Selecting NHPD indicators in mySidewalk Seek. Sign-up for a trial.
The National Housing Preservation Database (NHPD), created and maintained by PAHRC and NLIHC, is the only deduplicated list of federally assisted rental housing in the US. It provides thousands of people access to the best understanding of affordable housing and has been made more accessible than ever for your city, town, zip code, neighborhood, census tract, and more through mySidewalk's partnership with NLIHC and PAHRC.
Broadband infrastructure investment is explicitly called out in ARPA as a way to provide “universally available, high-speed, reliable, and affordable broadband coverage…” and communities are encouraged to supply residents with the means to access at least 100 mbps download speed and a scaling upload speeds that can reach 100 mbps.
The FCC is a good data source where you can obtain average speeds for your region and you can use that data to understand which census tracts or neighborhoods need broadband infrastructure investments. You also might be interested in comparing Median Income and Race/Ethnicity Population numbers for the areas where you have low speed. This can help ensure that the programs are equitable and targeted to the areas that need them most.
Data is a new requirement in this world and communities all across the country are digging in to see what they can do to improve the quality of life for their residents. Leaders need to baseline data values for programs, set goals, and report on improvements over time.
Here at mySidewalk, we exist to empower the changemakers doing important work to improve communities everywhere. To help you target your community’s specific needs, we're offering a limited-time free trial of Seek, our data access tool, so you can skip the data science and get right to the data. We've curated billions of data points to deliver accurate, local, and specific information to you without the traditional nonsense of downloading, cleaning and cross-checking. Plus, we made it easy to search all that data for what you need and export it to wherever you need it.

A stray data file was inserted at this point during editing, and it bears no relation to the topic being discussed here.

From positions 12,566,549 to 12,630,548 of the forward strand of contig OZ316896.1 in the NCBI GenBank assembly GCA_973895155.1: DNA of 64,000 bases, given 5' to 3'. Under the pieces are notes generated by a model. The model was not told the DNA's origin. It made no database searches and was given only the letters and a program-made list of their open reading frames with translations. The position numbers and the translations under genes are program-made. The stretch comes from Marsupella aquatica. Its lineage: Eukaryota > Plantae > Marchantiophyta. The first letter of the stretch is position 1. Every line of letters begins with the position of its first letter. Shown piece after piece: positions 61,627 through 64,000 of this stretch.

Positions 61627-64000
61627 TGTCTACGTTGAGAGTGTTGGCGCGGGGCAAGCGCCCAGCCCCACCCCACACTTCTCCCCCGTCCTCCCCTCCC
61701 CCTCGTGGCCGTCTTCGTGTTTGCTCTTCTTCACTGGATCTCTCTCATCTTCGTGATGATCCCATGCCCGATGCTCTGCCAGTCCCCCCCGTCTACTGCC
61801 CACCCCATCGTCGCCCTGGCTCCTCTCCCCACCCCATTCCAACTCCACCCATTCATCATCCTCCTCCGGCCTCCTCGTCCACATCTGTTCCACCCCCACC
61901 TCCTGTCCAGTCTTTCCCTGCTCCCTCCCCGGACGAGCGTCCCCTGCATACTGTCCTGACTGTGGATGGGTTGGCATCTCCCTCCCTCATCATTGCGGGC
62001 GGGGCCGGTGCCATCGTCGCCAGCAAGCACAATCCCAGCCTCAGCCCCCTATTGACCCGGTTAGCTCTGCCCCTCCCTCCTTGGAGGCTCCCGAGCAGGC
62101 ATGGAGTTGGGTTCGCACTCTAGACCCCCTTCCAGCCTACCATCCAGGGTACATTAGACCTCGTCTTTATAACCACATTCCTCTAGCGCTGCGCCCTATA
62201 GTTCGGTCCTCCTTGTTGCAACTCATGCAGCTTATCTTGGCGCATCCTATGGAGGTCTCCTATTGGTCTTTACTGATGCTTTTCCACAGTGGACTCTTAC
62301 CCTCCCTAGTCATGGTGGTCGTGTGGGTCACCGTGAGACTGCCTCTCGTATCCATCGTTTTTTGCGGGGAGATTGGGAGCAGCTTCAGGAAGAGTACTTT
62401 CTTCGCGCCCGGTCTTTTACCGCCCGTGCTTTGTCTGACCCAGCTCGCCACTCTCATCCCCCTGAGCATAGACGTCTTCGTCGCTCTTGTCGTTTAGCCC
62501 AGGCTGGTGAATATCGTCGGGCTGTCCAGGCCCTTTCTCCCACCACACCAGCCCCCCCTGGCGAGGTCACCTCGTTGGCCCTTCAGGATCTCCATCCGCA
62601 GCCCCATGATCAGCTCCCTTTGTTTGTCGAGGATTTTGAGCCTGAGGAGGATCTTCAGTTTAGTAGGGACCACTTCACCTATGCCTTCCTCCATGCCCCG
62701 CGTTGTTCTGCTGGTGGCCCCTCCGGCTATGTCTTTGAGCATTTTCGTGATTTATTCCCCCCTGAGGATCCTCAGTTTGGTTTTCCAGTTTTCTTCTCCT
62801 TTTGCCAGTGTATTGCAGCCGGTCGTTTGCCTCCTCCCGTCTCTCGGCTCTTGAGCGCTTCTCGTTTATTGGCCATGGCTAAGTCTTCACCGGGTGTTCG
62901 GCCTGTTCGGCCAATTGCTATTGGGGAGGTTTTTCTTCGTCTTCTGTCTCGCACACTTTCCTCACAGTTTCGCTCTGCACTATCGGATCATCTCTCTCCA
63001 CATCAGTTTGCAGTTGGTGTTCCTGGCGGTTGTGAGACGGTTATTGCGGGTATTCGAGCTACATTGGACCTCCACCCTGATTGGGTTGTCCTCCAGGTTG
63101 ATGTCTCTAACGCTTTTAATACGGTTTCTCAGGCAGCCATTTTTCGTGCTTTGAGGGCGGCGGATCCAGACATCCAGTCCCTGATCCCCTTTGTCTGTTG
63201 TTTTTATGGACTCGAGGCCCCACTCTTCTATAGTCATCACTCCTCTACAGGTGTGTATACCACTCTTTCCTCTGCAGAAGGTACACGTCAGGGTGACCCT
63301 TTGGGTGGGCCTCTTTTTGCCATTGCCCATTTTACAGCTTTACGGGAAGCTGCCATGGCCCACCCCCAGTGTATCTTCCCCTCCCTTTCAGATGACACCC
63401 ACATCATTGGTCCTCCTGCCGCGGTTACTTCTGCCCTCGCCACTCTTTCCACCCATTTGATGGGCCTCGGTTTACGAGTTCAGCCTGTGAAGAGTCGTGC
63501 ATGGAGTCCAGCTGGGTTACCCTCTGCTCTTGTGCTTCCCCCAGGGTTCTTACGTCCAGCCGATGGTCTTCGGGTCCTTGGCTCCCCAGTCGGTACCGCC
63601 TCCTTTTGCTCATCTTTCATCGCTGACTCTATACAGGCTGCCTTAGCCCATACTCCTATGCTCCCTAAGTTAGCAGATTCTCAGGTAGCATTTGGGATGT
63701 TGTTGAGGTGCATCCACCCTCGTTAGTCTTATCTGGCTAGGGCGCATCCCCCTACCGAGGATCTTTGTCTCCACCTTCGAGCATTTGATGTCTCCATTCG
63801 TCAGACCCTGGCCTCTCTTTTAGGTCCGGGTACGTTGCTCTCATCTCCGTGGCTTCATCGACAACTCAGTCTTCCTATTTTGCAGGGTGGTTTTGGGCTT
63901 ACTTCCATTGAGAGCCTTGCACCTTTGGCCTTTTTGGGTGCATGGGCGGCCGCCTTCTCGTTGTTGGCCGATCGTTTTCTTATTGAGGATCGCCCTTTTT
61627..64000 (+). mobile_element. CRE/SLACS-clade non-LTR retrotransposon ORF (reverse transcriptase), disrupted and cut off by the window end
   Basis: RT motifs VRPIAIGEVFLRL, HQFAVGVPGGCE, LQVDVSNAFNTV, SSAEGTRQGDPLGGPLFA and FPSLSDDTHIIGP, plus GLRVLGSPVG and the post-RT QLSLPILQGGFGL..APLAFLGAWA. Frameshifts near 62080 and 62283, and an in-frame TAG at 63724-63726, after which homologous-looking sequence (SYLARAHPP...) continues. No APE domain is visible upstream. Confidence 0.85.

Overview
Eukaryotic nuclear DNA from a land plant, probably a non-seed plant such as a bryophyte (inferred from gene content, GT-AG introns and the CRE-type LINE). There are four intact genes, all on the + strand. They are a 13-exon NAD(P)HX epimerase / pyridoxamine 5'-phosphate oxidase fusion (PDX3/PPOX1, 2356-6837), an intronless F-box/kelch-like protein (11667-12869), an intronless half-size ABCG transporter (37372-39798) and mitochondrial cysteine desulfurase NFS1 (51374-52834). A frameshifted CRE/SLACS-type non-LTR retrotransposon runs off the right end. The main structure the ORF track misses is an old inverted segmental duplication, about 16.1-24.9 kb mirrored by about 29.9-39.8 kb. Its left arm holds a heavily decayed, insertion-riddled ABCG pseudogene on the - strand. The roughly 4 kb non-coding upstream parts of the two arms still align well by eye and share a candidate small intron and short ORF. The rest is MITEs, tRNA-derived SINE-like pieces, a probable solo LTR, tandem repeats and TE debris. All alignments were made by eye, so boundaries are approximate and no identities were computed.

We've created an ARPA Guide in Seek that will suggest data indicators as a way to assist you in identifying and targeting your community’s needs when spending funds. Look for the American Rescue Plan Act (ARPA) Guide on the home tab to start exploring!
Your community’s ARPA-related needs will vary, so make sure to look for additional sources and resources as you move forward. The Guide in Seek is a starting point as you work to measure, rebuild, and report on the progress of your community’s recovery efforts.**
Healthy, thriving communities start with great data. That's why we’ve built the world’s most comprehensive community data library to power our tools, with over 1 billion data points from more than 40 sources, formatted for purpose, organized, and ready to use—all in one place.